I was very, very happy and proud when I heard about the prize for Young and outstanding research awarded to Øivind Wilhelmsen. Øivind is a research scientist at the Department of Gas Technology at SINTEF Energy Research, and Professor in thermodynamics at the Department of Energy and Process Engineering (EPT) at NTNU.
A bit like sport
The development of talent at SINTEF is not entirely unlike what goes on in the world of sport. It’s all about recruiting talented young people attracted by the challenges offered by SINTEF, and providing them with opportunities for development and learning by means of project work.
With the Olympics in full swing, the most important thing occupying the minds of our sportsmen and women is winning medals. There aren’t too many prizes awarded for research, so it’s an even greater pleasure to see Øivind achieve his award!
In the same way as talented sportsmen and women put in thousands of hours of effort to become the best in the world, a successful career as a research scientist also requires an enormous amount of hard work.
No-one is just a “researcher” at SINTEF
Being a research scientist involves a process of continuous learning, combined with the courage to engage in personal development. Candidates starting at SINTEF following their Master’s degrees, often work for some years before they are granted leave to pursue their Ph.D. studies at NTNU. They can then return to a research position at SINTEF.
Those who succeed at SINTEF are experts in their fields. They have the ability to learn from others and share their knowledge in teams. They work at the limits of theirs and their colleagues’ knowledge. They succeed in focusing their knowledge in pursuit of an applied research perspective for the benefit of our clients and wider society.
Project development and sales are also aspects of SINTEF that our young talents experience as part of honing their expertise. No-one is just a “researcher”. Everyone gets to meet our clients during project development and implementation.
For SINTEF, designing tomorrow’s energy systems with the aim of limiting global warming is key. That’s why we’re working on the concepts of hydrogen as an energy carrier, CCS and energy efficiency. These are key technologies if we are to achieve the targets set out in the Paris Agreement.
SINTEF and NTNU – the best of two worlds
SINTEF and NTNU combine the best of two worlds – with the former’s main focus on applied research, and the latter’s primary emphasis on education and basic research. The projects we carry out together are often greatly enhanced because our institutes complement each other.
Together, we develop and operate large laboratory facilities and advanced research infrastructures where Ph.D. students and SINTEF researchers work together. Since Øivind works both as a SINTEF researcher and as a Professor II, it is especially pleasing to see that he has been awarded the Research Council of Norway’s Prize for Young and Outstanding Researchers.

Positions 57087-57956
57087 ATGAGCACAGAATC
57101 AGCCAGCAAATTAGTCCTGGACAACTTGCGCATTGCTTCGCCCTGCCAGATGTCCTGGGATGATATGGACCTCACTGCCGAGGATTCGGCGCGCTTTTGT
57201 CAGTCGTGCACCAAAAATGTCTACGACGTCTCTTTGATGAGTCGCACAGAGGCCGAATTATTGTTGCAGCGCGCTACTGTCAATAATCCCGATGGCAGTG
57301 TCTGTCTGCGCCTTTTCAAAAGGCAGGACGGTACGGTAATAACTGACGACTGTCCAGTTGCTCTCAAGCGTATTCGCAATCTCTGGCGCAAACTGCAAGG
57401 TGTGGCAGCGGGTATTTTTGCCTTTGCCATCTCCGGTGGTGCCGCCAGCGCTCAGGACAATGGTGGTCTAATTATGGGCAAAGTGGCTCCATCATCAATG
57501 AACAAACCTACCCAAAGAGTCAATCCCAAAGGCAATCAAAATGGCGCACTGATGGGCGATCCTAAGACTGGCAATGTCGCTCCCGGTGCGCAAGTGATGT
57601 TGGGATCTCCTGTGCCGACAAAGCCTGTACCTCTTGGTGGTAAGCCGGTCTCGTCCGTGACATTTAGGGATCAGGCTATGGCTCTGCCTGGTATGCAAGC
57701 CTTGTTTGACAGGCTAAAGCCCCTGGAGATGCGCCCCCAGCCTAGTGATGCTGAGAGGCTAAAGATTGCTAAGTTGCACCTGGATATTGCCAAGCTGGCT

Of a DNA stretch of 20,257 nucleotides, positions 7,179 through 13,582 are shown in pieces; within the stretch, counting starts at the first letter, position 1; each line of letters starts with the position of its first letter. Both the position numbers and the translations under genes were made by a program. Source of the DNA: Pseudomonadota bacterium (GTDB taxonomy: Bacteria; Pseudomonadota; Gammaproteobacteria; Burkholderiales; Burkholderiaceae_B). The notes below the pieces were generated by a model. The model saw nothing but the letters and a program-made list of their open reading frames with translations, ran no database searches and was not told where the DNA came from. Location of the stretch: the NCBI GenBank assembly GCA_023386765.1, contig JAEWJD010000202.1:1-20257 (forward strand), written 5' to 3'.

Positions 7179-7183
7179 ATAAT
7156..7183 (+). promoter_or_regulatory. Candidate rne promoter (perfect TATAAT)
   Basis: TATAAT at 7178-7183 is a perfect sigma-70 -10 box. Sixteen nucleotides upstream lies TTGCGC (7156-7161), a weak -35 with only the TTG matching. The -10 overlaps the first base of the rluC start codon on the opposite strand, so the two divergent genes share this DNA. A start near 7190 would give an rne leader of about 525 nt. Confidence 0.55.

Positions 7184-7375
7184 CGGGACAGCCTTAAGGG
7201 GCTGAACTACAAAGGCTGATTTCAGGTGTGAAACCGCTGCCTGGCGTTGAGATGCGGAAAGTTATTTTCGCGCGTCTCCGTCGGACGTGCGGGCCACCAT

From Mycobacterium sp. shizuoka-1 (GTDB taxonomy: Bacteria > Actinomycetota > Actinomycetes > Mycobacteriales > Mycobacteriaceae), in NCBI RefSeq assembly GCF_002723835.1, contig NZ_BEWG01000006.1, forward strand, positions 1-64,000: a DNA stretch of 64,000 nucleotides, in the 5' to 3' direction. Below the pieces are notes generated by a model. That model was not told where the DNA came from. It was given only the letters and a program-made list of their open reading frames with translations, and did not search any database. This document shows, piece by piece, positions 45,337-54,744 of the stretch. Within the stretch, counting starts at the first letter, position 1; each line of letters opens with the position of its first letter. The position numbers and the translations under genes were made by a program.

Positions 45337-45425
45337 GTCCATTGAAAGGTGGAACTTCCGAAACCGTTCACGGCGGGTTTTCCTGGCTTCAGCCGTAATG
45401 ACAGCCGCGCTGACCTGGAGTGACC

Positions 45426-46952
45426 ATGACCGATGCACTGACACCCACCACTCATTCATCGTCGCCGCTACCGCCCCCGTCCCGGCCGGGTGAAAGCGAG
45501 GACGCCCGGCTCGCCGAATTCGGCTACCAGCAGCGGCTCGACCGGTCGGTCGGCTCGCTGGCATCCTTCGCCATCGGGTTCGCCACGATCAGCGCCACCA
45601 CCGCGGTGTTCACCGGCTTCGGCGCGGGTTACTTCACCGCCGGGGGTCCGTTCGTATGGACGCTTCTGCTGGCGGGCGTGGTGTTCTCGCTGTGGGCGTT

His most important contributions to research have been in the fields of equilibrium and non-equilibrium thermodynamics, a description of transport processes across planar and curved gas-liquid interfaces, a description of nucleation processes, the thermodynamics of CO2 mixtures, and an understanding of thermodynamic stability in nanosystems.
These are fields that will have great significance for the development of tomorrow’s energy systems!
Øivind’s career – from SINTEF to NTNU, then back to both SINTEF and NTNU
Øivind has achieved a great deal very early in his career, and is an excellent representative of the unique collaborative relationship between NTNU and SINTEF. Øivind arrived at SINTEF after completing his Master’s degree in Chemistry, during which he was mentored by Professor Signe Kjelstrup.
After some time at SINTEF he began his Ph.D. studies, tutored once again by Professor Kjelstrup. Øivind is now back at SINTEF where he is continuing his research into thermodynamics, which includes looking into the management and liquefaction of hydrogen.
He also participates in the Centre for Outstanding Research (SFF), Porous Media Laboratory (PoreLab), led by Professor Alex Hansen.
This spring Øivind will join Professor Erich A. Müller at Imperial College. Müller is an expert in applying molecular simulation as a tool for the development of models of mixture thermodynamics. Øivind’s stay at Imperial is being funded by a strategic SINTEF project called HYVA. He will be joined in London by Ph.D. student Ailo Aasen, who is a grant-aided student at EPT funded by SINTEF Energy Research. Aasen is being mentored by Øivind and Morten Hammer, who is a research scientist at SINTEF Energy Research.